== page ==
I had a draft card for about 4 months. But by the time they tried to draft me, I was already at Navy Boot Camp in Great Lakes. BIG mistake, going to Great Lakes in November and December. I should have demanded San Diego.

It all worked out, and I spent 21 years in the Navy, and most of it was good times. 21 years in the US Navy, and I slept aboard ship for exactly three nights.

Now, most of you would say that this didn't count, because the ship was the RMS Queen Mary, which is WELDED to the pier in Long Beach, but I say a ship is a ship.

grackle said...

I got out of the Navy in March 1964. I didn't pay much attention to the news - was too busy partying in NYC and later in LA.

Later on, after the nuttiness got more heated I decided to beat the shit out of the first idiot I saw spitting on a man in uniform. Military types get thrown in the brig if they do such things. You don't want to be in a military prison if you can possibly avoid it.

Never had to teach that particular lesson. Never happened in my presence. Probably a good thing.

Trashhauler said...

The ones that piss me off are the older dudes who say in the bar after their third drink, "Ya know, I should have gone into the military." I've heard it for over forty years.

I always get the urge to ask them, "Who in the hell would ever trust you to watch their back?"

Then I think, "Yeah, I wonder what you tell the kids and grandkids when they ask you what you did in the war, you friggin' hero."

Trashhauler said...

"America the Beautiful was on the side of the Khmer Rouge."

Yeah, that's the type. Disdain for the country leaks out even when citing an historical falsehood.

grackle said...

Actually, it was the North Vietnamese who defeated the Khmer Rouge and ended the genocide in Cambodia. America the Beautiful was on the side of the Khmer Rouge.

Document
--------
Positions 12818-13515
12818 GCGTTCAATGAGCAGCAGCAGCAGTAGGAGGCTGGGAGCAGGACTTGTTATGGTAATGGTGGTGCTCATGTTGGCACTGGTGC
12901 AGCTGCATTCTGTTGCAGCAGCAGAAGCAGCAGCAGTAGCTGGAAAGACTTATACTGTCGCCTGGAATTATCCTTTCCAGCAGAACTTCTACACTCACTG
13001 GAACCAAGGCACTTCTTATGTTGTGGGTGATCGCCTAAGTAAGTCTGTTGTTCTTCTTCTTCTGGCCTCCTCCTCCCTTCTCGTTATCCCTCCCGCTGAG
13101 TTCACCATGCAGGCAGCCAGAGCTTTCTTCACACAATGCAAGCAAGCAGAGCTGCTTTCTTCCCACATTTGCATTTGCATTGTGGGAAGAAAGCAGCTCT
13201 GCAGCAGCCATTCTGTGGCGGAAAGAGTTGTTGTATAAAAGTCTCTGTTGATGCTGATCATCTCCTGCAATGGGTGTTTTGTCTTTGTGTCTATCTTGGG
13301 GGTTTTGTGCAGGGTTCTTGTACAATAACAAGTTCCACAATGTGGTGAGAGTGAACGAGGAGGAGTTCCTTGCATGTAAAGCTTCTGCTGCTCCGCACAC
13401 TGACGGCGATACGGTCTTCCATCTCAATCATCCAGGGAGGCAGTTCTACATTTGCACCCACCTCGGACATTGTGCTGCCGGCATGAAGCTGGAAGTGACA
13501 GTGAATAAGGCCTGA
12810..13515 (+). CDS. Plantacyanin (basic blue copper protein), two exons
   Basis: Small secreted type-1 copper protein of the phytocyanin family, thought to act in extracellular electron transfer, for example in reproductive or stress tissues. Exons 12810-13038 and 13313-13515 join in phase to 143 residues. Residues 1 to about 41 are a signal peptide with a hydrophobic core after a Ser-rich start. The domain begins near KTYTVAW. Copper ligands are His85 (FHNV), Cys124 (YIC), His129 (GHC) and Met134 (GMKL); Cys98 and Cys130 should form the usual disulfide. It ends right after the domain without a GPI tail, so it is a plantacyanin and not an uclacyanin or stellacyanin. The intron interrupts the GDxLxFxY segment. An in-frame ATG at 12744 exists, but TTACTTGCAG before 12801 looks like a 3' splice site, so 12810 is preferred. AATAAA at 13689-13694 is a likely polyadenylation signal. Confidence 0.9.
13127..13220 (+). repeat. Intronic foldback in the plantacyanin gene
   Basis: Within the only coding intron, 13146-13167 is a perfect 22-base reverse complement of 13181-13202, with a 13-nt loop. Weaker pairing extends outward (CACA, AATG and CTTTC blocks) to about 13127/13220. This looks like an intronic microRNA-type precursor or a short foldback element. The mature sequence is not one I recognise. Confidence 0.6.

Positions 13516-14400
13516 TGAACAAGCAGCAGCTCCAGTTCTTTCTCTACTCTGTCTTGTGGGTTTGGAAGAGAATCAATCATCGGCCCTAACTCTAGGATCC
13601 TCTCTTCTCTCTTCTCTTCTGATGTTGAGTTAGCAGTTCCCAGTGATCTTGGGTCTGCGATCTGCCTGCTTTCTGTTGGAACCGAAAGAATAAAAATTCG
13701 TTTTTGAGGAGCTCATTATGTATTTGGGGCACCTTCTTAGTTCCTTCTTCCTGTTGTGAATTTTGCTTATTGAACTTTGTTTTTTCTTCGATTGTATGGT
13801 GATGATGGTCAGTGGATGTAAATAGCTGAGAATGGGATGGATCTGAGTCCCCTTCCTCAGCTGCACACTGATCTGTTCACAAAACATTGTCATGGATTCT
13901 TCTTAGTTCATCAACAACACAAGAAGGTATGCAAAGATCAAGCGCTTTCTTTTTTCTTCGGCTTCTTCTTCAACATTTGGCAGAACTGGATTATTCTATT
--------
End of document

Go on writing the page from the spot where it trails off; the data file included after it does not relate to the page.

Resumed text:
One communist army defeated another communist army – something rarely if ever seen before or since.

The comment above seems to be referring to a policy some claim was promulgated by Zbigniew Brzezinski, Jimmy Carter's National Security Advisor. This has been disputed by Brzezinski.

Then as now a dedicated liberal, Carter gave the world a terror-sponsoring Iran, soon to be a nuclear-armed sponsor of terror, and might have supported the Khmer Rouge.

The "killing fields," in which millions died in Cambodia occurred during the years 1975 to 1979. Those years straddled the presidencies of Ford, and then Carter.

http://tinyurl.com/lxr3eje

Keep in mind, readers, that it was during Nixon's last term in office when the US withdrew from the area. All US troops in the area were gone by 1973, never to return. Nixon made a campaign promise to turn all the fighting over to the South Vietnamese and he kept his promise. Imagine that – a politician who actually kept campaign promises!

After Nixon's resignation the Democrat-controlled Congress wouldn't allow President Ford to give military arms to the South Vietnamese, yet the South Vietnamese military held off the communists, who were amply supplied by China, for 18 months.

However, no army can fight without bullets and the south finally had to surrender. Any Vietnamese who had helped the US were dead meat after the North Vietnamese took over. Kind of a lessor "killing fields" that Democrats don't like to talk about.